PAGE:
Since I got a new machine (Dell XPS 15) last week  I decided to re-run my Helios load tests along with a few other usage scenarios and was pleasantly surprised by the improved performance which is boosted by over 30%, but also found some odd behavior in some of the Web API related load tests. This post is kind of a rambling review of some of the stuff I found – rambling because I’m not quite sure how to account for some of the results.

So, last year I posted a blog entry related to ASP.NET raw throughput performance which aimed to measure basic request throughput for the various ASP.NET frameworks available today. A couple of weeks ago I added Helios to this and found that Helios improved performance quite a bit. Last week I also got a new machine and as I set up the machine I re-ran some of the tests I had previously run and found that performance with this new Dell XPS 15 laptop is near over 30% faster than my previous XPS 15 (both of which have quad-core cpu’s rated at the same speed and the same SSD as before).

Here are the numbers I ended up with:


The numbers are not all that different than my original Helios tests – except faster. The spread between technologies is staying roughly in the same range. But for a laptop these numbers are pretty amazing. I ran these tests about 20 different times and while the overall top values varied a bit the relationship between the different technologies staid always just about constant.

I also updated the parser to show errors – note that there are a bunch of errors for the JSON results, which is actually OK. AB.exe which I use for the load tests detects that the response is not the identical length and flags the request. This is normal as the result contains a JSON date which varies in length depending on the millisecond count.

Anti-Virus Seriously Affects Performance

Even before I upgraded to the new machine, by chance turned off Windows Defender and retested performance. I was having some odd issues in another Web application where files were mysteriously disappearing so I turned off Defender. While I had it off I re-ran the ASP.NET Perf tests – performance immediately jumped by 30%! The numbers above reflect the 30% Defender penalty removal, plus another 30% on top of that from the numbers I published in the original performance article. This is a significant performance hit to take and AFAIK Windows Defender is one of the less intrusive/hogging AV applications.

I suppose on a desktop machine this hit is not a serious problem but I on a server it might be worthwhile to see if server AV has a similar effect and if it does tweak the AV to not affect network traffic so heavily.


For those of you on Twitter you might have seen some Web API related posts from me over the weekend. While testing on the new machine, I mentioned some numbers and a few people chimed in with Web API questions, like how are you returning results etc. So I added a few more tests to check for returning results in a few different ways.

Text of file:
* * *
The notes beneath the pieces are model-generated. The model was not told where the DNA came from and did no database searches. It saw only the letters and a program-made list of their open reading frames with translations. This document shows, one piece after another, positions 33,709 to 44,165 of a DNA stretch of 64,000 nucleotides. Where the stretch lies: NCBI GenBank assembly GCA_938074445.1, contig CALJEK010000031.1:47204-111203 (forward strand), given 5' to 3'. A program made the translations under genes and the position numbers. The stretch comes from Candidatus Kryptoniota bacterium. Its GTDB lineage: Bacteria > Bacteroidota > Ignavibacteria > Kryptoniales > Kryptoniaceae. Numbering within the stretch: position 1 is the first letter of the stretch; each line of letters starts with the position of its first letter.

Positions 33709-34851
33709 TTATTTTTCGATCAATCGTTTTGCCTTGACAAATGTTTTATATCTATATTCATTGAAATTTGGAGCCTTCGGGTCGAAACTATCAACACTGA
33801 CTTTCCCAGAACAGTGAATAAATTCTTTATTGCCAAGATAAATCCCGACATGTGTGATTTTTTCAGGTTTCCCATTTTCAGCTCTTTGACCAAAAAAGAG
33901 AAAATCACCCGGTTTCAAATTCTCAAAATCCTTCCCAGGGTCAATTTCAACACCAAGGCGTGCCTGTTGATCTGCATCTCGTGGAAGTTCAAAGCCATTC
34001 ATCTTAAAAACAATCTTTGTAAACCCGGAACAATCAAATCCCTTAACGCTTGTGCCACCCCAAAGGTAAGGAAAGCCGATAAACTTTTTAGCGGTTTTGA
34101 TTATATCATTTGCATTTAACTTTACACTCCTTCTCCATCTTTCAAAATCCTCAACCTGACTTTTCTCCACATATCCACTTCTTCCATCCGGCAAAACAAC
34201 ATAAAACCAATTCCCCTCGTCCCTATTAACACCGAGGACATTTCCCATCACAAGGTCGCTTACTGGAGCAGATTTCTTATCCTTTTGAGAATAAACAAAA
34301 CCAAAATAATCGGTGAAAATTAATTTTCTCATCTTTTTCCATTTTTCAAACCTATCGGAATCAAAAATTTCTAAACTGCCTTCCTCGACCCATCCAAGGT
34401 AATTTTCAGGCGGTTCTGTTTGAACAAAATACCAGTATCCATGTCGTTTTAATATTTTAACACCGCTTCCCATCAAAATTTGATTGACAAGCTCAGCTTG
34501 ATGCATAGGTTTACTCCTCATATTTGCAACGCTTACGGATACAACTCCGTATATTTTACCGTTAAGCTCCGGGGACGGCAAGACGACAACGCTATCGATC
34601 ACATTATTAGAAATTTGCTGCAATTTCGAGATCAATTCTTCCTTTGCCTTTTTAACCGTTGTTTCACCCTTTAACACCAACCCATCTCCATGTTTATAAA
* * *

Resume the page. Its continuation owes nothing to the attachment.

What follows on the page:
• Returning a Typed Result
  • Return HttpResponseMessage created with Response.CreateResponse()
  • Return HttpResponseMessage created in the controller explicitly with a MediaFormatter

Quick, which do you think is faster?

Here’s what the three different methods look like:

public Person HelloWorldJsonTypedResult()
    return new Person();

public HttpResponseMessage HelloWorldJsonCreateResponse()
    var response = Request.CreateResponse<Person>(HttpStatusCode.OK, new Person());
    return response;

public HttpResponseMessage HelloWorldJsonManualResponse()
    var response = new HttpResponseMessage(HttpStatusCode.OK);
    response.Content = new ObjectContent<Person>(new Person(),
    return response;

If you look at the performance result of the benchmark test shown earlier you’ll find that the fastest to slowest order is:

  1. Manual Response Creation
  2. Request.CreateResponse()
  3. Typed Result
  4. String Result

It’s also surprising that typed results and in particular string results are quite a bit slower 5% to over 10% actually. I would have thought that string conversion must be one of the easier things to do especially given that there’s no object parsing required.

Self Host – Sloooooow

Another surprising thing is that Self-Host is slow using the same controller used in the Helios example. It’s very nice that you can pretty much reuse just about the exact code from the Helios sample with a self-hosted server – only a minor change in the startup class is required. But performance – at least on this Windows 8.1 desktop machine, is roughly half that of the Helios IIS example. IIS is clearly optimized for HTTP operations, but I expected that HttpSys based self-hosting would be at least close, if not faster than IIS since there’s no overhead at all going directly to the Web API or plain through OWin endpoints. Just raw Http.sys.

There’s been a lot of talk recently of using Self-hosting rather than IIS for efficiency and a leaner platform in general, but that doesn’t necessarily translate into better performance if the host technology is slower. IIS is pretty darn efficient, stable and performant and it doesn’t sound like a good idea to me to abandon the tried and tested IIS platform, unless there is a very good reason to do so (ie you need to embed HTTP functionality into a non-Web application).


These tests aren’t meant to be definitive end-all – I basically have this suite set up so I can quickly gauge performance of the various technologies at a glance. The code for all of this lives on GitHub, so you can install and test this yourself and add your own custom scenario tests to these existing tests as needed. I’ve updated the project with the tests described here and also tweaked some of the batch files and test result parser.